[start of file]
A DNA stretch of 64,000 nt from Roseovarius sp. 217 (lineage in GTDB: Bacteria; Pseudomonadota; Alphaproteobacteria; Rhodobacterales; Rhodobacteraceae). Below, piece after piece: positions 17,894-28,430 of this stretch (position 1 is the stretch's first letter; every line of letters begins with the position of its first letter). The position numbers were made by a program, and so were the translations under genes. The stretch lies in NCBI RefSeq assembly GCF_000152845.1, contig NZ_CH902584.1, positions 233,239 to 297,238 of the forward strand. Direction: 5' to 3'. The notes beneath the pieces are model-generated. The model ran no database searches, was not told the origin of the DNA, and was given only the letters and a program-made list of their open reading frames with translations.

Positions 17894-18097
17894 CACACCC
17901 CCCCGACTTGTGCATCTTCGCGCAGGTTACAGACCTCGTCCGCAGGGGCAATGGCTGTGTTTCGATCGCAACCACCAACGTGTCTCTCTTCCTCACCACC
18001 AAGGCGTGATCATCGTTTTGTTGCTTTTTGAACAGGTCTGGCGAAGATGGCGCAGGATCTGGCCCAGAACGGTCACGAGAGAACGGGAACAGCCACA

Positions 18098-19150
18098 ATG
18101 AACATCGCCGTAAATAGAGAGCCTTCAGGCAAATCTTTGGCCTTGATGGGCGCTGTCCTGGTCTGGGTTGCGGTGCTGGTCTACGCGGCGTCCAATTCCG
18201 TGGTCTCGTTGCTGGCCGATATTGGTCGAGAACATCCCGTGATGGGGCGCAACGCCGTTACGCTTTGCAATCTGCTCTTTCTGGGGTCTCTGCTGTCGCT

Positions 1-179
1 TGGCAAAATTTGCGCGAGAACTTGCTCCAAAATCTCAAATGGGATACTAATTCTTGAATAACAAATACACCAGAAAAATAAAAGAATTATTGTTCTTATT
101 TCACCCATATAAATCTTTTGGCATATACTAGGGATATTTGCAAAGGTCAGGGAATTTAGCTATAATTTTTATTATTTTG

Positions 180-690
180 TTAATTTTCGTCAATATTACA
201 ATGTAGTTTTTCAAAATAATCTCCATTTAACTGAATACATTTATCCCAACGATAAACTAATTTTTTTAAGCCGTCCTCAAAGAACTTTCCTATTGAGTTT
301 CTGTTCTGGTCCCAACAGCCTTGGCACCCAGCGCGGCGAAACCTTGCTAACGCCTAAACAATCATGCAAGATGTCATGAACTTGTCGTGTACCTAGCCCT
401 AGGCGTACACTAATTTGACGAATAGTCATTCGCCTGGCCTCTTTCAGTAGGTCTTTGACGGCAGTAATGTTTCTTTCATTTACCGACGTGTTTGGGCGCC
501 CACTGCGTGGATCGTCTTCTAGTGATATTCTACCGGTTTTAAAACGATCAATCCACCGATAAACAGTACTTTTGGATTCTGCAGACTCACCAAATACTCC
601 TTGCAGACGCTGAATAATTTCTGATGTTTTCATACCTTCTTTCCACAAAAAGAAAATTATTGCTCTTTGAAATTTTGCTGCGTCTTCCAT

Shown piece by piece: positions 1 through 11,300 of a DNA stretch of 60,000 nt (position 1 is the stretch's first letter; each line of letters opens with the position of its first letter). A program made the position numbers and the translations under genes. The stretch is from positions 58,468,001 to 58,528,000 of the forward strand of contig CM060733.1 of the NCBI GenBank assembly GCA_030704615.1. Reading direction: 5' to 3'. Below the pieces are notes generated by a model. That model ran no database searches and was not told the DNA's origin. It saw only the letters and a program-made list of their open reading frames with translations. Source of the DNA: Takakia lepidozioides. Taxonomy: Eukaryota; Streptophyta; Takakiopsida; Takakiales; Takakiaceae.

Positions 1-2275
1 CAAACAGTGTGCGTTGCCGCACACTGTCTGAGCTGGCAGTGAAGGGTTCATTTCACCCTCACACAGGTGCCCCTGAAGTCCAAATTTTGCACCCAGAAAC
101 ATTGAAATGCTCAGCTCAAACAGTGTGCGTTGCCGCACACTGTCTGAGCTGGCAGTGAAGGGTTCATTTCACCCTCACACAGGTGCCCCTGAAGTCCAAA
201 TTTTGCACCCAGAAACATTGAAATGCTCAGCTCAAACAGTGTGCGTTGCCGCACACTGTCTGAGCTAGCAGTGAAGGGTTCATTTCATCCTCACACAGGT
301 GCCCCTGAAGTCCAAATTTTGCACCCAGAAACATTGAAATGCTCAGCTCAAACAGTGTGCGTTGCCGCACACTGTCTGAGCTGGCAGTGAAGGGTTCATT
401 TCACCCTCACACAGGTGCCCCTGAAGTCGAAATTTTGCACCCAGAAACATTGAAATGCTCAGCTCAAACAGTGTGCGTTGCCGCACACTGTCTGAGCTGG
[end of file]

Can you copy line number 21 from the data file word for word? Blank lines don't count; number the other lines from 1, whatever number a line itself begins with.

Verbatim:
Positions 1-2275